ERIC EISNER, M.D.; ALLYN B. LEY, M.D.; KLAUS MAYER, M.D., F.A.C.P.
Anemia, more or less severe in intensity, occurs in the course of nearly all cases of Hodgkin's disease. Although the dominant defect is usually one of insufficient red cell production, a decreased erythrocyte life-span has been demonstrated in a number of studies (1-5); indeed, a recent report (6) suggests that a significantly shortened red cell survival is characteristic of the advanced stages of the disease. The mechanism of this increased rate of cell destruction is not known. The classical manifestations of hemolytic anemia are scant or absent. Evidences of markedly increased hemoglobin catabolism and of intense erythropoiesis are usually not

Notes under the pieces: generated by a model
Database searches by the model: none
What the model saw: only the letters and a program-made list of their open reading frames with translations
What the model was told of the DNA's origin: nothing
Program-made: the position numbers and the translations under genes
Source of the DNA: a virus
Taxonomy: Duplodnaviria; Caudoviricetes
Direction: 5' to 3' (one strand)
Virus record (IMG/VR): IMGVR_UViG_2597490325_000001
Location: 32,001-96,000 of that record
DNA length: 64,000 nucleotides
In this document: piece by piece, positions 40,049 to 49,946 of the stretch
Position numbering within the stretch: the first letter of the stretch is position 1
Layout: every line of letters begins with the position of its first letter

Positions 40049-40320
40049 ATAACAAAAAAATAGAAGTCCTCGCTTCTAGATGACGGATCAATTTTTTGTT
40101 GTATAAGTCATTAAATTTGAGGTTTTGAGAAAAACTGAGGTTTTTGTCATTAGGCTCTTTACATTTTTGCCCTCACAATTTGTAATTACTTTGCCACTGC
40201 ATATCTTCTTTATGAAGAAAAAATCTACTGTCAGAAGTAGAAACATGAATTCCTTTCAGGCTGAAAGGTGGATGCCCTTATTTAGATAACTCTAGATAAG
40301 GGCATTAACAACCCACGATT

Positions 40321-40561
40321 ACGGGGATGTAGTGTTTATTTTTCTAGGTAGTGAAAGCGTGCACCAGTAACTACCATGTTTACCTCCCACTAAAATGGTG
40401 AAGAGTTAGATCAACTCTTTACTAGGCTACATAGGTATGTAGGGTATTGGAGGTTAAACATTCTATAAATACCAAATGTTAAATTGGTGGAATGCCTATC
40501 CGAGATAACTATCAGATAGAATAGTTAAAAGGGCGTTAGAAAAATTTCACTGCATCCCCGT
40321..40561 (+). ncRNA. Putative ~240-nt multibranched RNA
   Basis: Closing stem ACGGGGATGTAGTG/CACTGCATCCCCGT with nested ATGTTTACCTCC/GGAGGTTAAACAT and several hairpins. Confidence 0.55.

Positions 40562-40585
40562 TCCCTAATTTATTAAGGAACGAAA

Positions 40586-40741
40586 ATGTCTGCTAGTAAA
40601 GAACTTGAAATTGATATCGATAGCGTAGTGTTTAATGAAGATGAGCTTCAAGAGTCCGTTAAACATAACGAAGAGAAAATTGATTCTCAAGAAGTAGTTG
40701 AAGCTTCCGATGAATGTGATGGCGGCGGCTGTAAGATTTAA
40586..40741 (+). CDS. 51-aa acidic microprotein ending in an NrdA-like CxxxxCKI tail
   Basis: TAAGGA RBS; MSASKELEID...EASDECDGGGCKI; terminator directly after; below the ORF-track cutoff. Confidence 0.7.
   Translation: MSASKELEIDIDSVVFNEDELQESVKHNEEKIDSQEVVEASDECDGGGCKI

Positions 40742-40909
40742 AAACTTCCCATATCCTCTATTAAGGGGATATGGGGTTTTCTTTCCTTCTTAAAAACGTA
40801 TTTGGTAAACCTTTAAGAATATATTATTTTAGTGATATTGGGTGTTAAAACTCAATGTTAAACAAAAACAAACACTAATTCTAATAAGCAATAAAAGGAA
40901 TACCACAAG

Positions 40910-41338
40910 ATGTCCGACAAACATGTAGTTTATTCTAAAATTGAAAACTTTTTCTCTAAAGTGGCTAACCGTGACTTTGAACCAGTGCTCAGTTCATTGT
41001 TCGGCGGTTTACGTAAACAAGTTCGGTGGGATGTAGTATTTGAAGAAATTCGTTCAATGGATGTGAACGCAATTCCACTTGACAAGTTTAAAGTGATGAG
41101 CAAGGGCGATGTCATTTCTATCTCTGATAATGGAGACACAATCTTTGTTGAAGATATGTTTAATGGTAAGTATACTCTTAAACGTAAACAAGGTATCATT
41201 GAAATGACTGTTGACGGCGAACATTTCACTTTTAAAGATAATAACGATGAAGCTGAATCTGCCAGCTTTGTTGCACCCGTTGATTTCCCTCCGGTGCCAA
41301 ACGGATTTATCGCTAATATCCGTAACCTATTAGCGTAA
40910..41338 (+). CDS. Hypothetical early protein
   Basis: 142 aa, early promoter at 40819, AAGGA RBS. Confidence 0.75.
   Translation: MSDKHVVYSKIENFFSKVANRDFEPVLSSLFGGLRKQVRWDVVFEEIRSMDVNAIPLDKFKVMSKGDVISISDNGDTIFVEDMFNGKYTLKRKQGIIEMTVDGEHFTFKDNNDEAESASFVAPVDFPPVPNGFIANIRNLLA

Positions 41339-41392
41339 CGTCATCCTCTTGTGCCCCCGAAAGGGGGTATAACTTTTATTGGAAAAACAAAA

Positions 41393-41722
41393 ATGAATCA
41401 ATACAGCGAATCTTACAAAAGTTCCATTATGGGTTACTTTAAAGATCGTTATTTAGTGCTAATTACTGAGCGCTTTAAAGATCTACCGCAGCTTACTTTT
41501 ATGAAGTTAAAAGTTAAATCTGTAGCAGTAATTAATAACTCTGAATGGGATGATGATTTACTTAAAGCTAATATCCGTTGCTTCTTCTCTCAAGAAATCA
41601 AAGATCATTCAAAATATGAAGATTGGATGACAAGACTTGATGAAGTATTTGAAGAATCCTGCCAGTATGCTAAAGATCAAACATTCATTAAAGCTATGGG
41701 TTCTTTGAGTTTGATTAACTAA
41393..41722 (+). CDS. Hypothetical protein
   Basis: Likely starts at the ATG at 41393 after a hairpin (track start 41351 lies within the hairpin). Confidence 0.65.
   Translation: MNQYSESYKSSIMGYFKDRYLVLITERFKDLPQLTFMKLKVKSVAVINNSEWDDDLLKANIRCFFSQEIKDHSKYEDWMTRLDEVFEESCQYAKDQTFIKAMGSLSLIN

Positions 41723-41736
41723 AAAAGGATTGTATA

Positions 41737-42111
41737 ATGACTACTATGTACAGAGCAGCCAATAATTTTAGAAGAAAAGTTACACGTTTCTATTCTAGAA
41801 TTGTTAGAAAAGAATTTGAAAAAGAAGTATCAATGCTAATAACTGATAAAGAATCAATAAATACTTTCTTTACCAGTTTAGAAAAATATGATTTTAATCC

EISNER E, LEY AB, MAYER K. Coombs'-positive Hemolytic Anemia in Hodgkin's Disease. Ann Intern Med. ;66:258–273. doi: 10.7326/0003-4819-66-2-258
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Published: Ann Intern Med. 1967;66(2):258-273.
Hematology/Oncology, Leukemia/Lymphoma, Red Cell Disorders.
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